SYDNEY, Feb. 7, 2014 (IEEFA) – News reports centering on the ownership of Adani’s Queensland coal port assets, lavish subsidies and alleged financial irregularities should be investigated by regulators, the Institute for Energy Economics and Financial Analysis (IEEFA) said today.

“It is critical that a detailed inquiry and investigation by state and federal agencies commences immediately to ensure that financial markets are being provided accurate information about Adani’s proposed coal mine, rail and port projects in Queensland,” said Tim Buckley, IEEFA’s director of energy finance studies, Australasia.

Today’s Sydney Morning Herald investigation highlights a ‘dubious’ lack of transparency over ownership of Abbot Point Port, as well as allegations of tax avoidance through offshore vehicles based in Singapore and the Cayman Islands.

“The assertions reported today go to the very heart of our continued analysis of Adani’s operations here and overseas,” Buckley said. “They create even stronger doubts about the key questions of their financial viability, corporate transparency and strategic logic in the face of the structural decline of seaborne thermal coal markets.”

Buckley said also that—as IEEFA has previously documented—Galilee coal project proposals are highly unlikely to proceed without the support of the four Australian bank majors, plus some of the nine leading global investment banks. While export-import banks like the Korean Export-Import Bank could be material players, given that their focus is more risk-tolerant towards greenfield projects, even they will be involved only if there is a clear strategic national benefit.

Buckley said, “These reports today should be a loud warning for any investors and financiers until an investigation has been carefully undertaken and completed. A very serious set of questions needs to be answered.”

Buckley noted also that research by IEEFA has shown that the Adani proposal is not commercially viable without government support, contrary to Adani’s claim after last week’s Queensland election that it could develop the project solely with private money.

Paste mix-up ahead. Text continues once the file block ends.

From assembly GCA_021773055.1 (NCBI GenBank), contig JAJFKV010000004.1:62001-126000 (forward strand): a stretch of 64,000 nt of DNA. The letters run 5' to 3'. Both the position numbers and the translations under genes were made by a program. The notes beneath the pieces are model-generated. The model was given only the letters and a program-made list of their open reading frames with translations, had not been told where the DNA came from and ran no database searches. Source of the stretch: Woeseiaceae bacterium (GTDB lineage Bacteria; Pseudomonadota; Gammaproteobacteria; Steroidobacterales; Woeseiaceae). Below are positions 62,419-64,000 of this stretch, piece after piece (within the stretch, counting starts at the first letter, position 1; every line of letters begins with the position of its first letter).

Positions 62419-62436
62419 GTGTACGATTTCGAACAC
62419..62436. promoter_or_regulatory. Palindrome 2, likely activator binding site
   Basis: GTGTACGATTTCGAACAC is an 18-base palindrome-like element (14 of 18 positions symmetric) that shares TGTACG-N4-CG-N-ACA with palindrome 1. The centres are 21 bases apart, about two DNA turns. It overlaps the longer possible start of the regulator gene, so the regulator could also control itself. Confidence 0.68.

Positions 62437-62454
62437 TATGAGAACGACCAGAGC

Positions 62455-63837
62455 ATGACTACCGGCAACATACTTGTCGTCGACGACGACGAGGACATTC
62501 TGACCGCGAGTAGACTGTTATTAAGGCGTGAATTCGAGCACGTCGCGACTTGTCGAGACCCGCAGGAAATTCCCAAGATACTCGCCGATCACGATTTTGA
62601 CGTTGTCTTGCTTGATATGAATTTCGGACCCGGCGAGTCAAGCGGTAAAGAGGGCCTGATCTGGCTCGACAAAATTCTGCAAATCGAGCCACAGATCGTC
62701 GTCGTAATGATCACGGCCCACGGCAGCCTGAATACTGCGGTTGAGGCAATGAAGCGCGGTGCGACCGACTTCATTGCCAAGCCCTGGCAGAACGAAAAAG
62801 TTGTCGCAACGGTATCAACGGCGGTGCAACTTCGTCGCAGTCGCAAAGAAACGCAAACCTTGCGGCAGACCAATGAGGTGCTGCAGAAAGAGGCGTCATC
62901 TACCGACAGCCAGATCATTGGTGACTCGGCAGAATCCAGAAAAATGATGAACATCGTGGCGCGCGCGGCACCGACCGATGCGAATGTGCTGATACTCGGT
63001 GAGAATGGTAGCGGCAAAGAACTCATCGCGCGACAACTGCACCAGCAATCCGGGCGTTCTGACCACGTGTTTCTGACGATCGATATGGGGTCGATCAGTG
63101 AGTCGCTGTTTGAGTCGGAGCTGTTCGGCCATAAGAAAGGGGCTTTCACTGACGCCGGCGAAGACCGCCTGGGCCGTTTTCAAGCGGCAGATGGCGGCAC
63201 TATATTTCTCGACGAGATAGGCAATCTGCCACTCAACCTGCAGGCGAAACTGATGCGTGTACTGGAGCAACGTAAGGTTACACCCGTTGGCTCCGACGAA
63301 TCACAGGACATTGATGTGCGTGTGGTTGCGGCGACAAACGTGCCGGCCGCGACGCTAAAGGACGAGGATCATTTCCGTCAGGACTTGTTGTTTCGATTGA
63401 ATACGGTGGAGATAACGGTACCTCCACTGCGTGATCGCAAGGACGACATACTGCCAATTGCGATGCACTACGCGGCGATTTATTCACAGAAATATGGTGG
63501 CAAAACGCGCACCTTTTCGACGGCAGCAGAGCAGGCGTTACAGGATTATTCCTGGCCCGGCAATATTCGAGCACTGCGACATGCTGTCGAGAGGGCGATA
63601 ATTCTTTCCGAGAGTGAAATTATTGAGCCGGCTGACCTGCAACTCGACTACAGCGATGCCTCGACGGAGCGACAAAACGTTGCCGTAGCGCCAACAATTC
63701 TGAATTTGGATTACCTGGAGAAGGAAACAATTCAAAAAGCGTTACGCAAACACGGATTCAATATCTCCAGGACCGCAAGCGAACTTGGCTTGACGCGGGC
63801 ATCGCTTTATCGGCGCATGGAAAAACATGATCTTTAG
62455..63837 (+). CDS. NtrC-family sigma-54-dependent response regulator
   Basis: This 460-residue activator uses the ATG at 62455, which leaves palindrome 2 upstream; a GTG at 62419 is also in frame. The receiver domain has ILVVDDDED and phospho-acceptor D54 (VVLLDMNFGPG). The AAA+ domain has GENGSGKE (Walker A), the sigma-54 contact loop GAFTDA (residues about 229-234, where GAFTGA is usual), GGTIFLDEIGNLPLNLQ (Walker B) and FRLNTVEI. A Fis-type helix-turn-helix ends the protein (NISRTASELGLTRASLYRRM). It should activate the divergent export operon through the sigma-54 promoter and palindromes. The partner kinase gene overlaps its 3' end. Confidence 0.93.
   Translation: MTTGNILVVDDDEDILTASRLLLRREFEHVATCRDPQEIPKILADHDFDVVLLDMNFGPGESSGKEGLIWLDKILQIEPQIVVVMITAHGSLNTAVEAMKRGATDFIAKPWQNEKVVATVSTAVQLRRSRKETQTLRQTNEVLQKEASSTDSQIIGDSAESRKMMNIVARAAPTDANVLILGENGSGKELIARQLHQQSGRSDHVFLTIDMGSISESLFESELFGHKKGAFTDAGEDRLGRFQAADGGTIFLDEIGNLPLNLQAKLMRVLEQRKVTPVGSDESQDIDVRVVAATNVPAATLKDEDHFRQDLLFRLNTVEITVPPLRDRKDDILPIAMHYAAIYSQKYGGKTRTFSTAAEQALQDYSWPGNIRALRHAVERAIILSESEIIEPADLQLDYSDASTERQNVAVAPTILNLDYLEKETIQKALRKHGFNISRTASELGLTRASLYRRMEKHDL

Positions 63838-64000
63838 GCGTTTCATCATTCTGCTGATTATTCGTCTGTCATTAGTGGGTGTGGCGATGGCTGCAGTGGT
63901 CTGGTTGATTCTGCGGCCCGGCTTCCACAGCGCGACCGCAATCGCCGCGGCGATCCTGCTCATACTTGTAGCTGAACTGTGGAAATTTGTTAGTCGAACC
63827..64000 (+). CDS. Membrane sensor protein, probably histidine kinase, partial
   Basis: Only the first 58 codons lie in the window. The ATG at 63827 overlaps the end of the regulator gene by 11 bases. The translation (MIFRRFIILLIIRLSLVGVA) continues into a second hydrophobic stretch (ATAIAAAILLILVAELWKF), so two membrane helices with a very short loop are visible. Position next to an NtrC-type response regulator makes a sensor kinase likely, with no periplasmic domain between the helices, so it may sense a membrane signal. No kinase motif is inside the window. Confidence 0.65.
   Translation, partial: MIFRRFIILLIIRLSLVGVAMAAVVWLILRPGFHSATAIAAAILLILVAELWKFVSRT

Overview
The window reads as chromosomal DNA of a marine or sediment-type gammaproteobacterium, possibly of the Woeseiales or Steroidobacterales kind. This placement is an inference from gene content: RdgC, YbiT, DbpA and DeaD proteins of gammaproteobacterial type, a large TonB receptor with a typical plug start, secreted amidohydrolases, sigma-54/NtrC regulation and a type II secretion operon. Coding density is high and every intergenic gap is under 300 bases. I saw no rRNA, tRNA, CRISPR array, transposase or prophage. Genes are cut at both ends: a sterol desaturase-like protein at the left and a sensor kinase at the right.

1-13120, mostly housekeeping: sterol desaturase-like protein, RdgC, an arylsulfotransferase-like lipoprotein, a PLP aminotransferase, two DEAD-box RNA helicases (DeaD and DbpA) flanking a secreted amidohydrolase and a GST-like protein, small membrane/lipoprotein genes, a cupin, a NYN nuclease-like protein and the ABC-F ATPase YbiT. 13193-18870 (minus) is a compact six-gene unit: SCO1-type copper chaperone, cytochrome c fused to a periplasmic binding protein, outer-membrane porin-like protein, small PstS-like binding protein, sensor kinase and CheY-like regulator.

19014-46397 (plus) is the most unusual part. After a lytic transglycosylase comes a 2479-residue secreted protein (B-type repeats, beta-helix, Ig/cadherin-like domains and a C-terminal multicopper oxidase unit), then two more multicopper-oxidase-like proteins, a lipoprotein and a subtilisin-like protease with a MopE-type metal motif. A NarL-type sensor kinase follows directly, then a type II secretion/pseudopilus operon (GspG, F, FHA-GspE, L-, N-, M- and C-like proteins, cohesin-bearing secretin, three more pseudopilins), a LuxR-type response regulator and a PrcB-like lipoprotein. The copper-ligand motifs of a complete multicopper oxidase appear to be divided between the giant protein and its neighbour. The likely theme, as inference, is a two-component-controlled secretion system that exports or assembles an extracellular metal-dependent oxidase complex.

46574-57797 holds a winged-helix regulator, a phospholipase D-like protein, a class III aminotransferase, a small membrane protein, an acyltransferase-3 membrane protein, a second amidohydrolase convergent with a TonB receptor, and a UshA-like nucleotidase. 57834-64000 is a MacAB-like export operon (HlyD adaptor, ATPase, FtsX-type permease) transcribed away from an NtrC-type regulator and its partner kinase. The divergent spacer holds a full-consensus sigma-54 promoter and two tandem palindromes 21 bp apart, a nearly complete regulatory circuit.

“The obvious question that neither the company nor the outgoing government seem capable of answering is why subsidies were being offered to begin with,” Buckley said.

“Regulators need to investigate every aspect of today’s news reports to ensure all appropriate disclosures, sources of equity and debt funding, advice to potential investors plus notices to stock exchanges and corporate regulators here and overseas were carried out in accordance with the laws that govern such matters.”

The proposal to open the Galilee Basin for up to nine new mega-coal projects would see up to 300 million tonnes per annum of additional thermal coal exports, even though a 60 percent decline in coal prices over the past four years reflects significant global oversupply and weaker-than-expected demand.  IEEFA research has shown also that opening the remote, low-quality Galilee Basin coal to export would fly in the face of increasing action on climate change by many of Australia’s major trading partners.


The Institute for Energy Economics and Financial Analysis (IEEFA) conducts research and analyses on financial and economic issues related to energy and the environment. The Institute’s mission is to accelerate the transition to a diverse, sustainable and profitable energy economy and to reduce dependence on coal and other non-renewable energy resources.

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